As we head into fall, the name Honeycrisp will be on many consumers’ minds. The highly sought-after apple is arguably the most popular among the 27 varieties released by the University of Minnesota apple breeding program since its inception 111 years ago.
Less well known, but nonetheless starting to make an impact on tourism and a burgeoning wine industry in cooler regions of North America are cold hardy wine grape cultivars, also from the University of Minnesota, like Marquette and La Crescent.
Why it matters: Cool climate fruit varieties give growers a chance to be competitive in their local markets, lessening dependence on imports and generating economic activity.
“The Honeycrisp has changed our industry,” said Charles Stevens, who grows apples and blueberries on his farm east of Toronto near Newcastle. “It’s the hardest apple in the world to grow in my opinion but it’s the easiest apple that I’ve ever seen to market. It didn’t need any advertising – people ate one and told 10 other people.”
First released in 1991, its distinctly crisp texture and juicy sweetness made it an instant hit with consumers, despite it being pricier than other apples.
But it’s that premium that makes it worthwhile for farmers to grow. Stevens was one of Ontario’s first Honeycrisp growers, planting his first trees in 2000; today it commands the biggest acreage in his orchard. Ontario-wide, it’s now the third most planted variety in the province with 10 per cent of the acreage, behind Gala and long-time stalwart Macintosh.
Honeycrisp grows best in cool climates and is hardy into the low minus 30C range. The cooler the summer, the better the apple will grow. Georgian Bay and eastern Ontario are most ideally suited in this province and elsewhere in Canada, Stevens believes Nova Scotia has the best Honeycrisp growing climate.
It’s the biennial nature of its fruit production that makes it a hard-to-grow apple. Without thinning the blossoms, growers have a bumper crop one year and virtually no crop the following year – and they only have a short window from time of pollination to get that thinning done, which means it must be done chemically.
As well, stems left on harvested Honeycrisp apples can puncture small holes into other apples, leading to rot in storage or after packing. Most growers now harvest this variety using small stem clippers.
“We’re still learning how to grow the apple as best as possible,” Stevens said.
The University of Minnesota is home to one of three university apple breeding programs in the U.S. Most of its older varieties have found regional popularity – Haralson, introduced in the 1920s, is still widely grown – but it’s newer ones like Honeycrisp and some of its more recently introduced offspring like SweeTango, Rave and First Kiss that are attracting attention.
According to Prof. Jim Luby, director of fruit breeding programs at the University of Minnesota, texture and flavour are the two leading characteristics their breeders select for, followed by appearance as a more distant third.
“Apple breeding is a dating program, like E-Harmony for apples, when two parents are matched for strengths and weaknesses,” Luby explained during a visit to the University of Minnesota arboretum. “Then it’s a mating program, like artificial insemination, where pollen is collected from father trees and exposed to mother tree flowers, which produces hybrid seeds that are germinated and grown to fruiting.”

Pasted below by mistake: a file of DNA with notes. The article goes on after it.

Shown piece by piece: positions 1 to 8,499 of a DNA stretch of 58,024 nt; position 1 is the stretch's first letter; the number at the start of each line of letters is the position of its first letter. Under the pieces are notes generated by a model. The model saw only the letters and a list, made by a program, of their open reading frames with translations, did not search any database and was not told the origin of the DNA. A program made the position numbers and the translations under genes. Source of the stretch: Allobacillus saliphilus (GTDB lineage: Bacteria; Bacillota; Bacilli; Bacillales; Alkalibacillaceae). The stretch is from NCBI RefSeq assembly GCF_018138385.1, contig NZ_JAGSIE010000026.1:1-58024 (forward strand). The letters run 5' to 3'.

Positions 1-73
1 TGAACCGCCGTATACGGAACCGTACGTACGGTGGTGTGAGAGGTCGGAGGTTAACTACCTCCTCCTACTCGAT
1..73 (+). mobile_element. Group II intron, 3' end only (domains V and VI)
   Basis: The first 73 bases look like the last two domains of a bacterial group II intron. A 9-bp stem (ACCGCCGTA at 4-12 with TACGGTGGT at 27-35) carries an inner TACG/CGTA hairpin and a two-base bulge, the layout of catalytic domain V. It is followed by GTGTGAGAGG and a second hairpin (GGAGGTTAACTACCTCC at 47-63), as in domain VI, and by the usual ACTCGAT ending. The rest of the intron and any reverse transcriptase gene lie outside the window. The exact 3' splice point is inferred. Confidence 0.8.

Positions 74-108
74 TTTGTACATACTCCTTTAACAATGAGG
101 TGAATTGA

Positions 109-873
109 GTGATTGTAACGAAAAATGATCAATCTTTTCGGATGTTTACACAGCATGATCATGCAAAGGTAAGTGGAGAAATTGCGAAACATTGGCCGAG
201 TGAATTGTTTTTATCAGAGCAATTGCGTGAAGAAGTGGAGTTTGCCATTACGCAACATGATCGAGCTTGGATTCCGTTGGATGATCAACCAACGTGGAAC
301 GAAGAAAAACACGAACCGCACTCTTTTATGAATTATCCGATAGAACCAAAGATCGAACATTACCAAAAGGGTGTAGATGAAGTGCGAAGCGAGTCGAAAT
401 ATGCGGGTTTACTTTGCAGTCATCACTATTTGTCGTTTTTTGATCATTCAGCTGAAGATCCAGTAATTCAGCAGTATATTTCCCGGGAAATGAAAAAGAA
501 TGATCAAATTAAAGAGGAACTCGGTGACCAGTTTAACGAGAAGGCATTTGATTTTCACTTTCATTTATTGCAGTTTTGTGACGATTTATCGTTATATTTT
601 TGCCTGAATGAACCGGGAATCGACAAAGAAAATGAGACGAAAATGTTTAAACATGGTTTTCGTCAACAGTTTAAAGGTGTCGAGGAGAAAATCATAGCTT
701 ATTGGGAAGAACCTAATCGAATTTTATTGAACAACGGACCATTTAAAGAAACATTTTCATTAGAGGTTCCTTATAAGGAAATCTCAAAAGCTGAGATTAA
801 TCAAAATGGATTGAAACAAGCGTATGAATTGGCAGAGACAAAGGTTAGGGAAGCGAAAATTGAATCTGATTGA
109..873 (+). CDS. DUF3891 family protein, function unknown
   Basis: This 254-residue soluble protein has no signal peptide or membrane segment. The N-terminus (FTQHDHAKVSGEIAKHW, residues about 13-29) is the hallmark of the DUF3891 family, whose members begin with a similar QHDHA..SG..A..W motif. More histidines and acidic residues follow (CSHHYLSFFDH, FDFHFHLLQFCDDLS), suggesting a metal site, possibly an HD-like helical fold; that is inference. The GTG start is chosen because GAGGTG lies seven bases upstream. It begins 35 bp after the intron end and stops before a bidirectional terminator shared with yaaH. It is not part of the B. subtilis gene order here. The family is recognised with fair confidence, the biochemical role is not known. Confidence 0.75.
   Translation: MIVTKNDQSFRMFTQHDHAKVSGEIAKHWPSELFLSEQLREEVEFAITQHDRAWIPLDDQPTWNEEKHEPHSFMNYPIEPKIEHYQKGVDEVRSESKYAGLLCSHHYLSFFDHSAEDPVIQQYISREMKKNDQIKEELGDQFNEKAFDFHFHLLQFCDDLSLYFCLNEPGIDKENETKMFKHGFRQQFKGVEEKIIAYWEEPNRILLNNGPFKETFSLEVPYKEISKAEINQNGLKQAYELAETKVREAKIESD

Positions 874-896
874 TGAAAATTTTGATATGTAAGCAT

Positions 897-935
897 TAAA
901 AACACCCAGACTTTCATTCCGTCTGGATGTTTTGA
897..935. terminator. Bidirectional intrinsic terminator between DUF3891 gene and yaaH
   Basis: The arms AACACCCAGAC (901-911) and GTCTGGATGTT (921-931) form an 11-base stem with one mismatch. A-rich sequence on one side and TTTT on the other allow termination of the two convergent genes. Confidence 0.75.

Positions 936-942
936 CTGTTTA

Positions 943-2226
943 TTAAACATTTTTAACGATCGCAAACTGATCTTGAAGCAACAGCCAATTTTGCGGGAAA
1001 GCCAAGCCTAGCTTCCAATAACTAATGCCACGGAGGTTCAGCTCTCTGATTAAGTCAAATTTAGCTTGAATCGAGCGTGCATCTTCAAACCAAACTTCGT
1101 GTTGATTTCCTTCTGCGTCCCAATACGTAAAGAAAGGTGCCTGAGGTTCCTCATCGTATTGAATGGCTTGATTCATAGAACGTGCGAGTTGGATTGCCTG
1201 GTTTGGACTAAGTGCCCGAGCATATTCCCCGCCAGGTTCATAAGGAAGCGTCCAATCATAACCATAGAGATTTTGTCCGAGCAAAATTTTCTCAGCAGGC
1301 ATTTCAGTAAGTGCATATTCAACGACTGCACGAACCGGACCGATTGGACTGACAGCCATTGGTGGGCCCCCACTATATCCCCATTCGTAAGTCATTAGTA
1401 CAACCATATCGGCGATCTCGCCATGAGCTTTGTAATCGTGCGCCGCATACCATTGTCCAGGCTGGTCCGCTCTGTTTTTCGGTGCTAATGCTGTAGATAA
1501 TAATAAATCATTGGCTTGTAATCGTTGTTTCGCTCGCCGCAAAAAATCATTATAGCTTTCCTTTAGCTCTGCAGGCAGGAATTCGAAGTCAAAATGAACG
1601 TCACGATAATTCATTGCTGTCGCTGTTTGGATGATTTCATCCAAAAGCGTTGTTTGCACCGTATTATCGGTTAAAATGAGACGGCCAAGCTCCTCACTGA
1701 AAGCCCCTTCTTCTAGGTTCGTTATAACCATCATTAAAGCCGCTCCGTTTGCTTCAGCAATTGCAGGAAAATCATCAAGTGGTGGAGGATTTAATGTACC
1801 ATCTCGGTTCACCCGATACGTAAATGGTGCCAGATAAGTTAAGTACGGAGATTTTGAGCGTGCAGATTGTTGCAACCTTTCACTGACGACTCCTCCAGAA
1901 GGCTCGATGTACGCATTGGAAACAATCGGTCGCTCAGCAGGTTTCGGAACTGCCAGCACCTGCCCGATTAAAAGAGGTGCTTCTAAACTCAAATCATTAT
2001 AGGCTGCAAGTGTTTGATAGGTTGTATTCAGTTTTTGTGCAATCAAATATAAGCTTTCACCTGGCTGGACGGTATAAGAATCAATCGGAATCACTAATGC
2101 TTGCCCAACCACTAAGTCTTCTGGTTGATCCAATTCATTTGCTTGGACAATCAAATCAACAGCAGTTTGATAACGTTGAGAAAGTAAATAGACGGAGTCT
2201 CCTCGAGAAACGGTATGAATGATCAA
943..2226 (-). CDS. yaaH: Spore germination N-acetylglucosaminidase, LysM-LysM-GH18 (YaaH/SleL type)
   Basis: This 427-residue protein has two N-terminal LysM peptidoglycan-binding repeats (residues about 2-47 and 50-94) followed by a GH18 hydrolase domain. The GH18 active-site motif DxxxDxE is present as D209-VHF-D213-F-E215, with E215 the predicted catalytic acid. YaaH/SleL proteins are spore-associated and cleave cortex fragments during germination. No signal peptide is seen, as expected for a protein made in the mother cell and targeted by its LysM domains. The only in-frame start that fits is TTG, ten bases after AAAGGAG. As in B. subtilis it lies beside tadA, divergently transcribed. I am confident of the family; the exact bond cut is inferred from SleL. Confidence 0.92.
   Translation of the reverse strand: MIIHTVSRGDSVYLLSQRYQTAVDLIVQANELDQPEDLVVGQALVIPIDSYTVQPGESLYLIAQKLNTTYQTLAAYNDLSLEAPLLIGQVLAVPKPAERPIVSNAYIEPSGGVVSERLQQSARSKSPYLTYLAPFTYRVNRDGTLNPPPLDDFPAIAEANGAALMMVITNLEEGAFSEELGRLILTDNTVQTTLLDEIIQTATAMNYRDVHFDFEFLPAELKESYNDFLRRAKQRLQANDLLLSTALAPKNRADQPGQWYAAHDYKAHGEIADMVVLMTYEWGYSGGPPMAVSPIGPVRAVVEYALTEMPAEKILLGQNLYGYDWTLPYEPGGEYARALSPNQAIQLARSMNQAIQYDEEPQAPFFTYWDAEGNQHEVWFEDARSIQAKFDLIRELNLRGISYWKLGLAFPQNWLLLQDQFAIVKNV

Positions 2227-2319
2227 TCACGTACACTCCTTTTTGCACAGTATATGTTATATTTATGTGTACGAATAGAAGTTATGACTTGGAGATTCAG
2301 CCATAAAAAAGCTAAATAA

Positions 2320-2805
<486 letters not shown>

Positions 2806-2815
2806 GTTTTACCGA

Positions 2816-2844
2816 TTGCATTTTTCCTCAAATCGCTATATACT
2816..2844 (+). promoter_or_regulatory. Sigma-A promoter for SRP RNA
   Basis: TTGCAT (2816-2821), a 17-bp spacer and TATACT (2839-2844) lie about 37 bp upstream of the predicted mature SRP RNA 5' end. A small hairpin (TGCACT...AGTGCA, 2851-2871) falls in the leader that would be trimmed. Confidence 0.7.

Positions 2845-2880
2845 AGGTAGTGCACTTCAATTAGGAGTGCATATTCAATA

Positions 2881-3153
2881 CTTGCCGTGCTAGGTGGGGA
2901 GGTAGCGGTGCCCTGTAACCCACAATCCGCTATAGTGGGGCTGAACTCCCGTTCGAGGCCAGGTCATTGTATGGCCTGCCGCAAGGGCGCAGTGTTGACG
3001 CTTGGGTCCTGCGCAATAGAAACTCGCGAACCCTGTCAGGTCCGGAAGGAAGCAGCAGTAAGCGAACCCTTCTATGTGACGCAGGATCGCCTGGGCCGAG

And finally, he added, it’s also a testing program where offspring are evaluated once they’re producing fruit – and that’s where the real work begins. Luby and his team taste up to 500 apples per day, with most varieties discarded during the first year; he estimates about one in 15,000 ends up on the market as a new variety.
That can take 15 to 20 years and they’ve started using marker-assisted selection to help them make better selections sooner, as well as grafting seedlings onto dwarfing rootstock to help shorten the juvenile phase.
“The apple industry in the U.S is not excited about having GM apples to sell – we could speed up more but if you can’t use the product, it’s not much use,” he said.
According to Matthew Clark, assistant professor in grape breeding and enology, grape breeding at University of Minnesota mirrors what’s happening in apples.
“Native grapes have evolved with native pests and because they’ve adapted to different soils, they have interesting flavours,” Clark said. “Minnesota-specific issues are high humidity, a short and wet growing season and cold winter temperatures.”
Today, DNA markers are now used to screen grape plants when they are two to three inches high, and of the approximately 10,000 seeds started each year, about 1,000 will move forward to produce fruit.
Since 1997, the program has been releasing one new variety every five to 10 years. This includes Frontenac (1997), La Crescent (2002), Frontenac gris (2003), Marquette (2005) and most recently Itasca (2017).
“This has led to real jobs and tourism dollars,” he said. “In 1997, there were three commercial vineyards in Minnesota. Now we’re at almost 80.”
It is estimated that the University of Minnesota grape varieties create economic impact of $540 million USD, he added.
7 Vines Vineyard, about 35 km north of Minneapolis – St. Paul, is one of the state’s newer wineries. With the first vines planted in 2012, the winery now has 90 acres of Minnesota-bred cultivars. In addition to wine production, the focus has also been on turning their business into a destination for corporate events, weekend day trips from the city and weddings.
The Ontario government has recently expanded its VQA program to include Marquette on its list of approved grape varieties. This means winemakers in the province can sell wines using Marquette into the LCBO and at Farmers’ Markets. A number of wineries in Eastern Ontario are already growing Marquette – Pinot Noir is one of its grandparents, Clark says – due to its cold hardiness.